A Memoir of A Pixie Cut
“I want to cut it off,” I said. “Almost all of it. Like this.”
I showed the hairdresser a picture of Emma Watson’s new cut. It was 2010 and Emma was rocking a pixie. She glanced over at my father, who was sitting in the waiting room aimlessly flipping through a magazine. He smiled at us when he saw us looking.
“How does he feel about this?” She said. “Does he know?”
I shrugged, “Yeah. Does it matter, though?”
She raised her thick black eyebrows at me and laughed, “No, honey. It doesn’t.”
“I’m supposed to play a boy in my school musical, that’s why,” I said jumping into the salon chair. “I want to fit the part.”
I was in 7th grade. My middle school was doing a production of the Music Man. I was excited to be in the show, but more excited that it gave me an excuse to do something I’d always wanted.
If I were honest with her at that moment, I would have said, “I just want to be myself.”
It took her about 15 minutes to razor slice through my thin strawberry blonde hair. It was slightly curly, always tangled. I had a terrible habit of chewing on it and an even worse habit of flipping it every which way — an odd compulsion I’d picked up somehow. As I watched it fall to the floor, it felt incredibly right. From that point on, I have never considered growing it back out again. To me, it was a symbol of my personality; a representation of my difference.
By the time I cut my hair, I already knew I was queer, although I didn’t know how to verbalize it and didn’t cut my hair because of it. I just felt different than the other girls around me, although I didn’t know why. I had ADHD, which made me feel separate and misunderstood. I was incredibly restless and, naturally, bored out of my mind by my small suburban life. I couldn’t understand how everyone around me was so content sitting in their little white town in northeast Ohio, and I felt guilty and wrong for not being happy there. Once, in middle school, I drew a clown face over some girls picture on a locker in the hallway. It wasn’t out of malice, although I don’t understand why I did it at all. I was just bored. I had nothing to do but cause trouble. I had all of these thoughts and feelings about everything, and I didn’t know where to put them. I wanted to talk about politics and literature and art. I had no interest in makeup and wasn’t good at it if I tired. I did not want to go to football games on Friday nights or listen to people whisper about each other in the hallways. I didn’t feel connected to anyone around me until high school, and even then, still felt like I didn’t belong.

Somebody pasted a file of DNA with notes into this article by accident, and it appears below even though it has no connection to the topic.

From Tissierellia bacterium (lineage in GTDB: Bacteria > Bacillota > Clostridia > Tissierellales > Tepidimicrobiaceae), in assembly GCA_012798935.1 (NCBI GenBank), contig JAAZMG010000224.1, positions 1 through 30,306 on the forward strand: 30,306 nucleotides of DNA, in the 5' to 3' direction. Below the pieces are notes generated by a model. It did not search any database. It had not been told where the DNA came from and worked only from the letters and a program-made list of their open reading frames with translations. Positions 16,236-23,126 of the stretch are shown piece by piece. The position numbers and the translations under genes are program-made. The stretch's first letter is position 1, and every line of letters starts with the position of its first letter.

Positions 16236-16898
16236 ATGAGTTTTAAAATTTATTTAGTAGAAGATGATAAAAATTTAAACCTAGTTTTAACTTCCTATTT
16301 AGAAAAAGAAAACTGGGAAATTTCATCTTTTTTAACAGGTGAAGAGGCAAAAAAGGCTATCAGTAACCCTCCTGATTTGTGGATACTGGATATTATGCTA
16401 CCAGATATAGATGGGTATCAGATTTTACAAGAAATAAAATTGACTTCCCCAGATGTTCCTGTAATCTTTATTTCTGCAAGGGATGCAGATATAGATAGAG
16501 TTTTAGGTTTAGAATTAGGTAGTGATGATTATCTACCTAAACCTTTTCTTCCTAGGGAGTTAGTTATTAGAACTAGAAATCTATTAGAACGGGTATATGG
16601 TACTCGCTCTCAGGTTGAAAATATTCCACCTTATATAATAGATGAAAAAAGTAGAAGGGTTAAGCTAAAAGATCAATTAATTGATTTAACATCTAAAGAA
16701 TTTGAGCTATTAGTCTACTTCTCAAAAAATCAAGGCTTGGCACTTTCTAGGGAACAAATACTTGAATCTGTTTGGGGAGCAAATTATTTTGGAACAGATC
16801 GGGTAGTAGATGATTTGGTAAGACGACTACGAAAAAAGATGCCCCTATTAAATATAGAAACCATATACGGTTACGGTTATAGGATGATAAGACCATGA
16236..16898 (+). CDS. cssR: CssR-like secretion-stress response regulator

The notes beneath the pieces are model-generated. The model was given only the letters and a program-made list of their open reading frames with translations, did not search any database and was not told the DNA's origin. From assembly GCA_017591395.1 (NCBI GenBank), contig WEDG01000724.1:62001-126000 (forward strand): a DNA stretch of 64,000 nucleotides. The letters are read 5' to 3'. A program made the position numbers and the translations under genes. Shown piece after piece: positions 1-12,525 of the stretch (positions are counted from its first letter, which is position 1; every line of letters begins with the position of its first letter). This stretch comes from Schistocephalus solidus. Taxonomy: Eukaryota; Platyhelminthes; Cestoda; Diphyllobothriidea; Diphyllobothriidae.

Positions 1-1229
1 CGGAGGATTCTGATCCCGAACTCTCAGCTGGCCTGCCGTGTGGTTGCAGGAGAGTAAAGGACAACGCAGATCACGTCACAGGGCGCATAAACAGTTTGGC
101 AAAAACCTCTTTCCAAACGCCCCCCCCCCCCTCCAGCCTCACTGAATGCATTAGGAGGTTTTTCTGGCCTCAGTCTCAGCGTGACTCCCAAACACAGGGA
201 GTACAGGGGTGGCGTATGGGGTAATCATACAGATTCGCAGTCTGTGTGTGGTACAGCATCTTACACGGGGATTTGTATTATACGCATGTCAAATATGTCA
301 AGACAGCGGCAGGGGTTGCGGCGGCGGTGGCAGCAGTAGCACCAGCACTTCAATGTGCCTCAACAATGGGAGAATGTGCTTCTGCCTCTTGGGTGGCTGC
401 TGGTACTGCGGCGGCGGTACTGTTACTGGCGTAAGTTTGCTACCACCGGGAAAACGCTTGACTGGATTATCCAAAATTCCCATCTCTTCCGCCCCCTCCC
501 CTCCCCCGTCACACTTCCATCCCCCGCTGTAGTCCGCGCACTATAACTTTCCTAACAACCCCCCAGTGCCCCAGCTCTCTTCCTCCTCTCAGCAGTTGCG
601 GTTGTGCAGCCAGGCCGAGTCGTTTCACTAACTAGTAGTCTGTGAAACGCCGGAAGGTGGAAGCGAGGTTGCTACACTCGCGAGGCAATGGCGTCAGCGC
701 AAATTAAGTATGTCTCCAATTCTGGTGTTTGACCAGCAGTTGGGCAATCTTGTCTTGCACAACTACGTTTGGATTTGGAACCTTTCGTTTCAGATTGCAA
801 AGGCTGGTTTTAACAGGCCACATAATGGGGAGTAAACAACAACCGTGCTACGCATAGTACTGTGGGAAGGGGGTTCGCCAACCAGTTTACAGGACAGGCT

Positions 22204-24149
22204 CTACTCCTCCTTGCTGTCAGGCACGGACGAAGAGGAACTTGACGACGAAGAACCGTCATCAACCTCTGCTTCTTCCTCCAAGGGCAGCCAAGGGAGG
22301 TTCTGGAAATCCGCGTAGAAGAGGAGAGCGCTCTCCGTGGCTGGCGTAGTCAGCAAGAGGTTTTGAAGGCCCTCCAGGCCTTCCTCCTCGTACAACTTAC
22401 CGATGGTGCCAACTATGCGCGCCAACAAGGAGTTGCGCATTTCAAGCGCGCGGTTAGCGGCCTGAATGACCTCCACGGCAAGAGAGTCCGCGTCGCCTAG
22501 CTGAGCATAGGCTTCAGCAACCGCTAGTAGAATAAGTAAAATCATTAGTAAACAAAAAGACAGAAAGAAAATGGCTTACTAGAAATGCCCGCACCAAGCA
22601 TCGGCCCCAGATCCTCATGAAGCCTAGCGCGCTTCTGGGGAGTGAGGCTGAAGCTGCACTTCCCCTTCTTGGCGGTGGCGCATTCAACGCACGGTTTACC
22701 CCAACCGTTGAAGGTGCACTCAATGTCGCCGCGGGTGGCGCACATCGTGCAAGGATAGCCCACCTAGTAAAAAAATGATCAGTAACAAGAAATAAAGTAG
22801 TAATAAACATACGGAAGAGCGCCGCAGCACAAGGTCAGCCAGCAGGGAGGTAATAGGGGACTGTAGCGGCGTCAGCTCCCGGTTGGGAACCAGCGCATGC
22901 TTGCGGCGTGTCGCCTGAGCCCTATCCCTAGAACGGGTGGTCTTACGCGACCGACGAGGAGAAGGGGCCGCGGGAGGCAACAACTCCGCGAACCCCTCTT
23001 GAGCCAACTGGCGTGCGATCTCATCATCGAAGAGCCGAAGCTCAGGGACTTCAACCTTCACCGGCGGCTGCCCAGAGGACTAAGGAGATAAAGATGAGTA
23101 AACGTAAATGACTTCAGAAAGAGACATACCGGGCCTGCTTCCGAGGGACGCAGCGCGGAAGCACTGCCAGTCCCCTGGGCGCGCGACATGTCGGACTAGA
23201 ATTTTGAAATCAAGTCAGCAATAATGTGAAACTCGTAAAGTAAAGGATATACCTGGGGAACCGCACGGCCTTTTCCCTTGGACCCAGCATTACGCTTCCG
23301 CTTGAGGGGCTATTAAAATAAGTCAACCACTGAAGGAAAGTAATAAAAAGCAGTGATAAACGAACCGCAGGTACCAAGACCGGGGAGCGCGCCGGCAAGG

Most of all, I did not feel that I fit the image of what a girl was supposed to be in a small town in northeast Ohio. I was loud and opinionated. I wasn’t pretty in the traditional sense and wasn’t willing to try to be. I didn’t let other people push me around — not even adults. I wasn’t interested in anything men had to say to me and didn’t particularly care what they thought of it — all men, under all circumstances. All of my friends in high school were male except for a couple of acquaintances and my best friend, who is still my best friend to this day. Even then, I tried to fit in where I could with boys but always found myself in uncomfortable positions. I had radical ideas and opinions about things. I had ambition. The people around me, except for a select few, did not.